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Whether you are teaching in person or online, we are all witnessing the social-emotional cost of students trudging through the 18th month of the pandemic. In one-on-one meetings with all my first-semester students, I was struck by how many described themselves as feeling “socially anxious,” having “anxiety,” or just feeling overwhelmed and “awkward” about being around so many other humans every day. It takes a lot of energy, for sure. As an introvert who works hard to turn on extrovert energy for the class period (I am sure I am not alone), I empathize. Even students who seem fluent in the classroom have confessed to being maxed out by the human tasks of getting dressed, showing up to class, and turning in assignments, over and over.
My small data set of anxious students jibes with larger studies that show high levels of social anxiety in our student populations. For incoming students who have limped through their final semesters of high school online, the leap to college-level expectations might be especially anxiety-producing. Rather than feeling we must push students to “get up to speed” for college learning, we might honor students’ rawness—and our own (after all, we’re also 18 months into this pandemic slog)—by refocusing on how we learn, and the time and risks it can take to stretch as writers.
For these reasons, I have lingered over Miriam Moore’s description of respecting the necessary slowness of the writing process, and sharing the experience with her students of being “stuck.” I also appreciate Andrea Lunsford’s recommendation for slowing down to set affirmations about our writing intentions. Rather than pretending we are back to “before times,” we might do well to question our previous expectations of student “performance,” and reexamine what learning means in our newly challenging context.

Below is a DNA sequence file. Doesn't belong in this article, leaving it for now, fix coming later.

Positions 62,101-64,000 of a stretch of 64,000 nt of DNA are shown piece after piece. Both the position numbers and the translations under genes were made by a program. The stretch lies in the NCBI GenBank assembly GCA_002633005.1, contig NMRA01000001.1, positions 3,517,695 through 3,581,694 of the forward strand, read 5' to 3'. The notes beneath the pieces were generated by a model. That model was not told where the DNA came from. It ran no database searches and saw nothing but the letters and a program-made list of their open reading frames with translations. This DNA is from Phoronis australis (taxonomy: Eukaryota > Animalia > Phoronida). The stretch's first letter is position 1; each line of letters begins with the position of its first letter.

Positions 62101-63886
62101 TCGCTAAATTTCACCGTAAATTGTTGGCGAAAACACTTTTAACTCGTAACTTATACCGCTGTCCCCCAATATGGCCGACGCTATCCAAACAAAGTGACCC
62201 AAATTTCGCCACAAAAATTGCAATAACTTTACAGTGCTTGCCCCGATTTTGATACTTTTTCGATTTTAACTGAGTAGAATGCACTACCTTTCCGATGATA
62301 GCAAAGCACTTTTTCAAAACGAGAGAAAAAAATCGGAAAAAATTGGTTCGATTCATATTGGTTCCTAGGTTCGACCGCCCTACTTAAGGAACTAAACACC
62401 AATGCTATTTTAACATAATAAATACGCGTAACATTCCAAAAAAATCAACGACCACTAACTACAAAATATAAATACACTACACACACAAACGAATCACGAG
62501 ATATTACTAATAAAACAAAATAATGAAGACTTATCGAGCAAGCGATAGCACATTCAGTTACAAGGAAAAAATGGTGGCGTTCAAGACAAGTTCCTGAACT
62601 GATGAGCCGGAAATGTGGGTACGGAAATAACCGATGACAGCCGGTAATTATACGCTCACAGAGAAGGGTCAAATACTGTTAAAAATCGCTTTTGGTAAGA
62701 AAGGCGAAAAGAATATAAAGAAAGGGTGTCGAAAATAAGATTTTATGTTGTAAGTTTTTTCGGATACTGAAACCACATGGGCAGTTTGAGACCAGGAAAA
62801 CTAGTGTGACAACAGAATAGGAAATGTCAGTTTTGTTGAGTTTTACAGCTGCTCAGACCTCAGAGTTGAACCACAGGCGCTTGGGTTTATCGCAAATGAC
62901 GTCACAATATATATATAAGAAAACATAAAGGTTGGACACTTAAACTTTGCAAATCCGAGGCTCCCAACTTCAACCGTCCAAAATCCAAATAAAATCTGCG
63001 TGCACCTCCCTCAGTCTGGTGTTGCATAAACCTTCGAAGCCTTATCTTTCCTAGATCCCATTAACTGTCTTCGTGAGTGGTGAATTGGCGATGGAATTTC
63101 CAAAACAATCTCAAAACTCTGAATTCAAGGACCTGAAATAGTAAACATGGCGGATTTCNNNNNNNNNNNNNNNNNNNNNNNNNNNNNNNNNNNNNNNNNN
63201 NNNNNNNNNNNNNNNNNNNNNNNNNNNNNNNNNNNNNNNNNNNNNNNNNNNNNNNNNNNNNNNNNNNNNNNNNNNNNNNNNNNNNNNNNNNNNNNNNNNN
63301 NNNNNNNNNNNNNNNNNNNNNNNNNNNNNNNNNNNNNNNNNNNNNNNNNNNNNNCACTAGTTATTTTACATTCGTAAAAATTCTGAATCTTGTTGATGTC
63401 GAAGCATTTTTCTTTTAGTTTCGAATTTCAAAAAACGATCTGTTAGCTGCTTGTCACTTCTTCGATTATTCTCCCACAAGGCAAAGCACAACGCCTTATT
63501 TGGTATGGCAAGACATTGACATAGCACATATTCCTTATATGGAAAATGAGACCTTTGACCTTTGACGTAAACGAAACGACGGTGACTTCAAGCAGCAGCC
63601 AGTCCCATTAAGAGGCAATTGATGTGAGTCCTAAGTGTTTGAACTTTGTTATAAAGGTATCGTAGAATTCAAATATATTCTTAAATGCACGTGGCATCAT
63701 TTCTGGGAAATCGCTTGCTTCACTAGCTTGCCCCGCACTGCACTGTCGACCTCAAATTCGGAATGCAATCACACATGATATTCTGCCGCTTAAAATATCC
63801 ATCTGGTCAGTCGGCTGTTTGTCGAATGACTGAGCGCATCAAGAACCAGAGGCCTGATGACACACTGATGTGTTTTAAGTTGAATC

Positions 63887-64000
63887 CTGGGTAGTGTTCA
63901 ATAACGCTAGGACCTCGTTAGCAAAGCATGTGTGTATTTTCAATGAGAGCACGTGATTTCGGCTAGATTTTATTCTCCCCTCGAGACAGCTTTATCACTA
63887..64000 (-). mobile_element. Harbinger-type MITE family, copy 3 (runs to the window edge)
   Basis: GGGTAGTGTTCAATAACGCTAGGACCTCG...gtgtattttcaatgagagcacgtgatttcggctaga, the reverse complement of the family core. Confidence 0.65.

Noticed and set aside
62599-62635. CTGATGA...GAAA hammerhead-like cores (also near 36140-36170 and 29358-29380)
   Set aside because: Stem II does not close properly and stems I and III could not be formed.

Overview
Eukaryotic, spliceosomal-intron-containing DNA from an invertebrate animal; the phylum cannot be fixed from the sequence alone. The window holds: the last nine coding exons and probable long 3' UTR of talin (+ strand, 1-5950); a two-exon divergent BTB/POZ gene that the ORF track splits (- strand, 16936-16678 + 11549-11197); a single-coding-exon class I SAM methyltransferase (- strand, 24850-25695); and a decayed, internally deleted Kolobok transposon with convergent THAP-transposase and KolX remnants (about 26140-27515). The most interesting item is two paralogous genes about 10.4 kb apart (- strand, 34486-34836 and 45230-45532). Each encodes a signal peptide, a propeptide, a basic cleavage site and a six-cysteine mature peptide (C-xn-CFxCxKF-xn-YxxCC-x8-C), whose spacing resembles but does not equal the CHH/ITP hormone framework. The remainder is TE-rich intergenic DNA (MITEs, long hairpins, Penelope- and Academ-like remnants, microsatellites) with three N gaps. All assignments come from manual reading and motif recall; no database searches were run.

I have written before about the “Ungrading” movement and the social-justice shift it requires of instructors to value learning over grading in our classrooms. The “game” of schooling (meeting deadlines or being punished, following rules exactly or being punished), which fell apart for many students during the pandemic, is perhaps one we should stop playing forever. After all, so many of those rules are out of step with how scholars actually work. Consider how many manuscripts are submitted late, or articles are given feedback for a “revise and resubmit.” What might our courses look like if we offered students the grace we receive as scholars?
On my campus, our “Ungrading” faculty discussion group is about to start back up. I encourage you to start one on your campus, too. You might begin by reading Alfie Kohn’s Punished by Rewards for some provocative theoretical grounding. Or, you might dive right into an anthology like Ungrading: Why Rating Students Undermines Learning (and What to Do Instead), edited by Susan D. Blum. Even a small step, such as allowing students to re-submit assignments after receiving feedback, can help your students focus on their own learning and growth, and might assuage some of their anxiety about this semester.
What is working for you as you acknowledge your students’ pandemic anxiety and help them focus on their learning? If the rich discussion on our campus and in Bits posts is any indication, we can be one another’s best allies as we turn another challenging semester into an opportunity for pedagogical innovation.
Image Credit: Photograph of a laptop and textbook on an outdoor table taken by the author, April Lidinsky
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